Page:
On the other hand, many regional issues such as Eastern Mediterranean, Syria and some security issues in the region require the cooperation of these two key countries. For this reason, it is clear that both sides wish at least to end the crisis, reduce rhetoric at leadership level and focus on cooperation and realpolitik areas.

In the coming months, efforts will certainly be made to strike a balance between these intentions and the conditions that make it necessary to restart bilateral relations with Israel on an equal footing. As improved relations with Israel will also positively influence Turkey’s relations with the United States.

Turkey seeks to avoid the USA and the EU imposing sanctions that could go so far as to increase anti-Western neo-Ottoman rhetoric, while improved relations with Israel could offer a positive outcome not only to avoid the aforementioned damage, but also to solve the Turkish issues related to Eastern Mediterranean, territorial waters, Libya and Syria. Turkey has no intention of backing down on such issues that it deems vital. Quite the reverse. It would like to convey positive messages at the level of talks and Summits.

Another important matter of friction between Turkey and Israel is the use of oil and gas in the Eastern Mediterranean reserves between Egypt, Israel, Greece and Cyprus (Nicosia).

This approach is excluding Turkey. The USA and the EU also strongly support the current situation (which we addressed in a previous article) for the additional reason that France has been included in the equation.

The alignment of forces and fronts in these maritime areas were also widely seen during the civil war in Libya, where Turkey, Egypt, the United Arab Emirates, France, as well as other players such as Russia, Italy, etc. came into the picture.

Ultimately, a point of contact between Turkey and Israel is the mediation role that the former could play in relations between Iran and Israel, especially after the improvement of Turkish-Iranian relations.

Indeed, in the aftermath of the U.S. airstrike in Baghdad – which killed Iranian General Qassem Soleimani on January 3, 2020 -the Turkish Foreign Minister stated that the U.S. action would increase insecurity and instability in the region. He also reported that Turkey was worried about rising tensions between the United States and Iran that could turn Iraq back into an area of conflict to the detriment of peace and stability in the region. There was also a condolence phone call from President Erdoğan to Iranian President Rouhani, urging him to avoid a conflictual escalation with the United States following the airstrike.

Consequently, it is in the Turkish President’s interest to maintain an open channel with Iran, so that he himself can soften the mutual tensions between Israel and Iran, and – in turn – Israeli diplomacy can influence President Biden’s choices, albeit less pro-Israel than Donald Trump’s.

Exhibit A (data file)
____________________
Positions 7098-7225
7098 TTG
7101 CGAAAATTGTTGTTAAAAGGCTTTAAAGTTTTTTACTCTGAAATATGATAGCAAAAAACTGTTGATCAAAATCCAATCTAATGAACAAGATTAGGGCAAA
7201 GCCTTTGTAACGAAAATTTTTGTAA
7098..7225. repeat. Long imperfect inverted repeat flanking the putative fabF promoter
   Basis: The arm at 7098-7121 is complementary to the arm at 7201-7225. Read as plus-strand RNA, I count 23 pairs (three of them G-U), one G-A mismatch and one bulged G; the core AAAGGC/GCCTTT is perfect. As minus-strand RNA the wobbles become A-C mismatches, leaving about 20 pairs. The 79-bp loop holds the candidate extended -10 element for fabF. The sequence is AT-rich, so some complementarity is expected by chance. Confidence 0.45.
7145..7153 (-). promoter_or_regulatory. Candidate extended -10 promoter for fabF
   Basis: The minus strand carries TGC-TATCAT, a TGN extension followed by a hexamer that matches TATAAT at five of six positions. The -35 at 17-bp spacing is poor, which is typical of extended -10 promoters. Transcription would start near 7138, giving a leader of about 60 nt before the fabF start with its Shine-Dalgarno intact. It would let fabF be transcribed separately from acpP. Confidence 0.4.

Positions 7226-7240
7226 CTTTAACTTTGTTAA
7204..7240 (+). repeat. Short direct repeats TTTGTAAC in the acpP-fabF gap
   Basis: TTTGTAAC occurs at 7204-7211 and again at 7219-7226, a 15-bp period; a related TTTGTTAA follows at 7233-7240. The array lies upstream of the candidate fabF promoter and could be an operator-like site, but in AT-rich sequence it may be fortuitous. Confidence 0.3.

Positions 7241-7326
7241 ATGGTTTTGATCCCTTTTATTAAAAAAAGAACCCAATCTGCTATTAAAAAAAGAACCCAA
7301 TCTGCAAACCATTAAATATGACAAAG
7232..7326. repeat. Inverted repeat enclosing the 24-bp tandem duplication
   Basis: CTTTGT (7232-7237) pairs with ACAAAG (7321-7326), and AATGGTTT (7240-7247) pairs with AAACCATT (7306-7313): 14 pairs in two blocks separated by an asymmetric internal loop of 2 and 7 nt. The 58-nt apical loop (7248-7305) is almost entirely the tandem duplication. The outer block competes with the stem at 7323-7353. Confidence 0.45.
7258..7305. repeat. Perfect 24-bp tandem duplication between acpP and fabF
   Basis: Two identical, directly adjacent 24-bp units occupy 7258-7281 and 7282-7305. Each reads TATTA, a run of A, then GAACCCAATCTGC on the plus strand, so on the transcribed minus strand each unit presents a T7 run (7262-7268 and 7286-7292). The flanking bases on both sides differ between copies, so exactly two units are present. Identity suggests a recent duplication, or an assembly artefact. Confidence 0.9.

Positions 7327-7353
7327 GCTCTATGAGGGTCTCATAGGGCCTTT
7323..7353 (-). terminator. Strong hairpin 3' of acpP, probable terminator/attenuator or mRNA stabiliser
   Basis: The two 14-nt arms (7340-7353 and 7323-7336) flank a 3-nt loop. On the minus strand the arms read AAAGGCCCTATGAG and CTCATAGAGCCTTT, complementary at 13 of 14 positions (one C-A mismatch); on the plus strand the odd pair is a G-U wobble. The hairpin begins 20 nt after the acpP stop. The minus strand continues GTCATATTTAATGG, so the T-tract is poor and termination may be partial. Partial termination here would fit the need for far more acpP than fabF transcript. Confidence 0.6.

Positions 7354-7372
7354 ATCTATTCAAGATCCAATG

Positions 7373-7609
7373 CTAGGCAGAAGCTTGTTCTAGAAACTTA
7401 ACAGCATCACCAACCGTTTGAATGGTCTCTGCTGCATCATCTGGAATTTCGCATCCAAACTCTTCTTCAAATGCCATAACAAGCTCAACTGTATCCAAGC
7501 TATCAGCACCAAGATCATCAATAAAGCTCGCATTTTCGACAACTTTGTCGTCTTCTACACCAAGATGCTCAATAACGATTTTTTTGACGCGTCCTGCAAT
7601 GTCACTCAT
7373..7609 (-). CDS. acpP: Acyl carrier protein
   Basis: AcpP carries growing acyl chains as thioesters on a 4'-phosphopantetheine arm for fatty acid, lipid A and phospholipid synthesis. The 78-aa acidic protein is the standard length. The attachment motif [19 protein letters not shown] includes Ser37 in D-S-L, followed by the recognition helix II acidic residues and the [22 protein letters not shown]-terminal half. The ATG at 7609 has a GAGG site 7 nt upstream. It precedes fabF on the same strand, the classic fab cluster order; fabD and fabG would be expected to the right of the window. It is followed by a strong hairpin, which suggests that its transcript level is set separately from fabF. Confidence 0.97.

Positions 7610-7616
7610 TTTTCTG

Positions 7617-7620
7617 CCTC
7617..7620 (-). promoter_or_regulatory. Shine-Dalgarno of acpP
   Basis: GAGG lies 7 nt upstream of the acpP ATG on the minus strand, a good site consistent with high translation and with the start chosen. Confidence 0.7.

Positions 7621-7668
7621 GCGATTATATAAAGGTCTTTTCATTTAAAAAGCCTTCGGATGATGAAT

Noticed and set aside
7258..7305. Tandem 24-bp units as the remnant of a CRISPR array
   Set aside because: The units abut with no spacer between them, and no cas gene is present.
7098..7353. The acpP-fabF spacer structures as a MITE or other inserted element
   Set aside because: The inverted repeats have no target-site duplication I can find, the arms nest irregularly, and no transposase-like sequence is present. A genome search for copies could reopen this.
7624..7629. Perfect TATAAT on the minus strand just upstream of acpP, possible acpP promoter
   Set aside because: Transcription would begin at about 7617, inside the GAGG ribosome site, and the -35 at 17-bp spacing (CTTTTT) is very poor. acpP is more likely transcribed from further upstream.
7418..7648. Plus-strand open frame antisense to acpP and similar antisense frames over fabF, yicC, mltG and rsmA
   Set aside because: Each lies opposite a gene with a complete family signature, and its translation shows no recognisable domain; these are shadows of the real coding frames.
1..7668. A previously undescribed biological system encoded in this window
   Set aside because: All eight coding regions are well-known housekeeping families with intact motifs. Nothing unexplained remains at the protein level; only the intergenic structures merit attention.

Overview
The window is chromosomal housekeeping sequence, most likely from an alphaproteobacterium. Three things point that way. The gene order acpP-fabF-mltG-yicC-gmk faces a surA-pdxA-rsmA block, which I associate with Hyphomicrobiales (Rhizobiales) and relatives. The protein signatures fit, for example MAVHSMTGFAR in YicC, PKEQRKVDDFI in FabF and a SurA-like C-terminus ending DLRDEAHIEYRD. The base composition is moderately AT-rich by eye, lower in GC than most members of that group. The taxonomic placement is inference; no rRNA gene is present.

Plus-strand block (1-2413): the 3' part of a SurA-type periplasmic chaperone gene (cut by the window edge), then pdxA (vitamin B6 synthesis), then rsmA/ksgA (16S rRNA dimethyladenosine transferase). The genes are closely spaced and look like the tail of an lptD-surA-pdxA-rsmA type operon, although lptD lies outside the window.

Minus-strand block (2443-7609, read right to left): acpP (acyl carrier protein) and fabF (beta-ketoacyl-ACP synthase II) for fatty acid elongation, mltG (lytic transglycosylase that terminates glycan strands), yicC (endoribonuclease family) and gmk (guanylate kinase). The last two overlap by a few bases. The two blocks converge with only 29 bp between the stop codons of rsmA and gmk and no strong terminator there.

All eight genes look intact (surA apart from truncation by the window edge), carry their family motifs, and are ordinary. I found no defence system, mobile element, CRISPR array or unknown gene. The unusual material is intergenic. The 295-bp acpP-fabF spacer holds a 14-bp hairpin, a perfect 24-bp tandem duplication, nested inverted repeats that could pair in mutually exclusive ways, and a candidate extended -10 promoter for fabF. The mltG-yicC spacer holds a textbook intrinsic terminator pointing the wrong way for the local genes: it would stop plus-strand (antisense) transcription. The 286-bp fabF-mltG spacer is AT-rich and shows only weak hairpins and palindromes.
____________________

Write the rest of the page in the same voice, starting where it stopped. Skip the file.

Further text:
Turkey is known to have many relationship problems with the United States – especially after the attempted coup of July 15-16, 2016 and including the aforementioned oil issue – and realises that only Israel can resolve the situation smoothly.

In fact, Israel-USA relations are not at their best as they were under President Trump. President Erdoğan seems to be unaware of this fact, but indeed the Turkish President knows that the only voice the White House can hear is Israel’s, and certainly not the voice of the Gulf monarchies, currently at odds with Turkey.

Israel keeps a low profile on the statements made by President Erdoğan with regard to the Palestinians- since it believes them to be consequential – as well as in relation to a series of clearly anti-Zionist attitudes of the Turkish people.

We are certain, however, that President Erdoğan’s declarations of openness and Israeli acquiescence will surely yield concrete results.

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The ongoing meetings between the US and Iran since the beginning of April in Vienna show new signs of progress....

Health & Wellness4 hours ago

How to Ensure that your Teen Driver Learns the Principles of Safe Driving

If your teenager is now eligible to apply for a provisional licence, it’s natural that you would have mixed emotions...

South Asia5 hours ago

Ensuring ‘Vaccine for All’ in the World: Bangladesh Perspective

Health experts and analysts argue that the massive scale of vaccination is the most effective way to save people and...

Americas7 hours ago

Is the Washington-initiated Climate Summit a Biden Politrick?

Earlier on, climate skeptics had wondered if President Biden’s January 27 Executive Order on “climate crisis” was “climate politrick?” Now,...

Russia9 hours ago

Russia Increases Its Defense, While U.S. Backs Down From Provoking WW III

Ever since Joe Biden became America’s President in January, America’s hostile and threatening actions and rhetoric against (as Biden refers...

Russia11 hours ago

Goodbye, the ISS: Russia plans to withdraw from the International Space Station

On April, 18, 2021, Russia announced its plans on withdrawing from the International Space Station in 2025. According to Rossiya...